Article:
A week after the Nuremberg judgment was rendered, the U.S. Chief Prosecutor, Robert Jackson, issued a report to then President Truman, declaring that “No one can hereafter deny or fail to know that the principles on which the Nazi leaders are adjudged to forfeit their lives constitute law and law with a sanction,” adding that “these standards by which the Germans have been condemned will be the condemnation of any nation that is faithless to them.” The judgment at Nuremberg offered hope that the world had moved on from the days of Kellogg-Briand, to a firmer footing of personal legal accountability. At long last, no one would be above the law.

    Ratification of the Kampala amendments on aggression will serve to confirm and strengthen the historic legal precedent established at Nuremberg, that those who flaunt the laws of humanity do so at their peril. Anything less is a step in the wrong direction.


Adama Dieng6 years ago

The United Nations Charter (UN Charter) was founded on the premise of ridding humanity of the scourge of war and ensuring that international peace and security are preserved for the common good of humanity. One may therefore unequivocally argue that the adoption of the UN Charter is one of the most profound achievements in the last century in the quest of nations to maintain international peace and security; guarantee human rights and uphold the rule of law. While it is true that in the aftermath of the adoption of the UN Charter, the world has continued to witness grave violations of human rights, complete disregard of the rule of law and growing threats to international peace and security, it is equally true that what humanity has achieved through this Charter in the lifespan of its existence cannot be underestimated. Achievements have been witnessed in such crucial areas including; promotion and protection of human rights, accountability for gross violations of human rights and peaceful settlement of disputes among states. Scores of international legal and institutional frameworks have been adopted to further the inherent objectives of the UN Charter. Despite many acknowledged failings and imperfections, the international community has exhibited resilience in using international law to address many of its challenges.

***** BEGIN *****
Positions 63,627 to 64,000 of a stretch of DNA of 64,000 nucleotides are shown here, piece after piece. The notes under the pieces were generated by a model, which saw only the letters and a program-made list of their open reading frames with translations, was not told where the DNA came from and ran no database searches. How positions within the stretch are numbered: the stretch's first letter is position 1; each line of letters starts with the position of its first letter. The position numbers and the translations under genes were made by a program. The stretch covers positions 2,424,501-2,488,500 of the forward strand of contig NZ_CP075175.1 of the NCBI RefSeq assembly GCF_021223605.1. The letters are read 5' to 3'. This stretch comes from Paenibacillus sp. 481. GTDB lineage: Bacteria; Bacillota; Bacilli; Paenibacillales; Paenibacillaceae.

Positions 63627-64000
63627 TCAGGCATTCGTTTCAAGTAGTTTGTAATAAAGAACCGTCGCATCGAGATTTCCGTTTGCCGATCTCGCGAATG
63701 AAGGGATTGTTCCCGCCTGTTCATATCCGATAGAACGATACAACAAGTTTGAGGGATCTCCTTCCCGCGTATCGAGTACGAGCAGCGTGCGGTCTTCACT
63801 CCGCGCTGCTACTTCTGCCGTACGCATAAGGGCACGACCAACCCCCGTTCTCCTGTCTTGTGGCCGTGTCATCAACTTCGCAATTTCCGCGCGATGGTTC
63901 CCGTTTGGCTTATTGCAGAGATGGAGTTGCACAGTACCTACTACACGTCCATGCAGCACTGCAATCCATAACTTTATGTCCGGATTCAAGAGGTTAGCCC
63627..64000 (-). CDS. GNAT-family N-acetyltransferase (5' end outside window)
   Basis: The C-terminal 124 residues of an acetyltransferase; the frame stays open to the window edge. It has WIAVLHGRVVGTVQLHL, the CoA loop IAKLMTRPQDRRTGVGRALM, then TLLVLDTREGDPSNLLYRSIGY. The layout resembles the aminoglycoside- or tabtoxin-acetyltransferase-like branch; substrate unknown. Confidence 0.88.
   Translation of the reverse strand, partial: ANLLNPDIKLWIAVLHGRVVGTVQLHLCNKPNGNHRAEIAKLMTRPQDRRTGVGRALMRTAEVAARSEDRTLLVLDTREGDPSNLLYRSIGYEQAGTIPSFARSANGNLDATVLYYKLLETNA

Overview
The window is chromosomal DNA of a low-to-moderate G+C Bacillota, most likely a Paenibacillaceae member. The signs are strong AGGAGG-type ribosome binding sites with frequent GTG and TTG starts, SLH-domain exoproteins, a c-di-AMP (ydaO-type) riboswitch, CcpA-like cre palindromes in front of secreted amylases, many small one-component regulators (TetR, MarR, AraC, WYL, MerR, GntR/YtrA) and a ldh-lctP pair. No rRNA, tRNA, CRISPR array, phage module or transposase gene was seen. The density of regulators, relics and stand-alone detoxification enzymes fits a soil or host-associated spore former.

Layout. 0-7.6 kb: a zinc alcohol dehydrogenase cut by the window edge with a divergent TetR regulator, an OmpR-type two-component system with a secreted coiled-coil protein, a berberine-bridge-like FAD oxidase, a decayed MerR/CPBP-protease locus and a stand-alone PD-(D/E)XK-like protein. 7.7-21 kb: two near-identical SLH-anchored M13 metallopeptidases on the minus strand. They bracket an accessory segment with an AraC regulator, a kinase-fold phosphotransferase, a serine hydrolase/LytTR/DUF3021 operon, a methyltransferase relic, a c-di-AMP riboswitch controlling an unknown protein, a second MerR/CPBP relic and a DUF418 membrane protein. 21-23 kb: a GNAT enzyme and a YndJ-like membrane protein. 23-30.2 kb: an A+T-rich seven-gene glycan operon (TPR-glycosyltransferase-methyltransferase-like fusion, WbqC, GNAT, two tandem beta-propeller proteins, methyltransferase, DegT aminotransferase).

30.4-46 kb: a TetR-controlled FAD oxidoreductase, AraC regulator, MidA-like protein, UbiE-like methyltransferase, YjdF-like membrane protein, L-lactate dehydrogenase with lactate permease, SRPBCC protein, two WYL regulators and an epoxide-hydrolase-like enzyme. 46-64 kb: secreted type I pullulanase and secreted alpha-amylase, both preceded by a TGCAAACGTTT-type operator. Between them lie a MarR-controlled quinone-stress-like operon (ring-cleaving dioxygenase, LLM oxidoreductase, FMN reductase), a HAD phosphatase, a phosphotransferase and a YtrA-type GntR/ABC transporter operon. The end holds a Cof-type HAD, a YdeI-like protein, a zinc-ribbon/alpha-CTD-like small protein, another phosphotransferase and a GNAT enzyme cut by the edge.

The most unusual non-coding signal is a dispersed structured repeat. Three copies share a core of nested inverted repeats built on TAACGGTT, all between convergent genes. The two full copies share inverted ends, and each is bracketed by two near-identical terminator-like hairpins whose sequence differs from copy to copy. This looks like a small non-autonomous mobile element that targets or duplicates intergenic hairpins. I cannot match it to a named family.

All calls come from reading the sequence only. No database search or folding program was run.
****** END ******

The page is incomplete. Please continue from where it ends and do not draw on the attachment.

With the advance of accountability for gross violations of human rights and the creation of international criminal tribunals for this purpose, we have witnessed the birth of the International Criminal Court (ICC) with full powers to try some of the worst crimes that mankind has ever known. The creation of the ICC has heralded in a new era where the international community has accepted the long recognized reality that international peace and security cannot be maintained or guaranteed if some of those who commit the worst atrocities are simply allowed to walk free.

I therefore believe that once the jurisdiction of the ICC over the crime of aggression is fully triggered, this will positively contribute to the efforts of preventing the illegal use of force outside the UN Charter framework. This contribution will be manifested through different facets. For example, ability to wage war will certainly be challenged through the recognition that ICC represents and indeed expresses the international will to reject waging wars which inflict suffering on innocent citizens beyond the confines of territorial boundaries. It will further send a message that waging illegal wars is something that is unacceptable and those who do so will be held to account for such actions under international law.

In conclusion, let me reiterate my belief that, the only way to guarantee international peace and security, respect human rights for our people, uphold rule of law and commit ourselves to settle our differences peacefully, is our enduring commitment to the UN Charter. The universal membership of the United Nations and growing membership of the Rome Statute (and its Kampala Amendments) is a testimony that international law can be a force for good to advance the ideals underpinned in the UN Charter and the Rome Statute of which preventing the use of force to settle disputes among nations and people is one of its key objectives.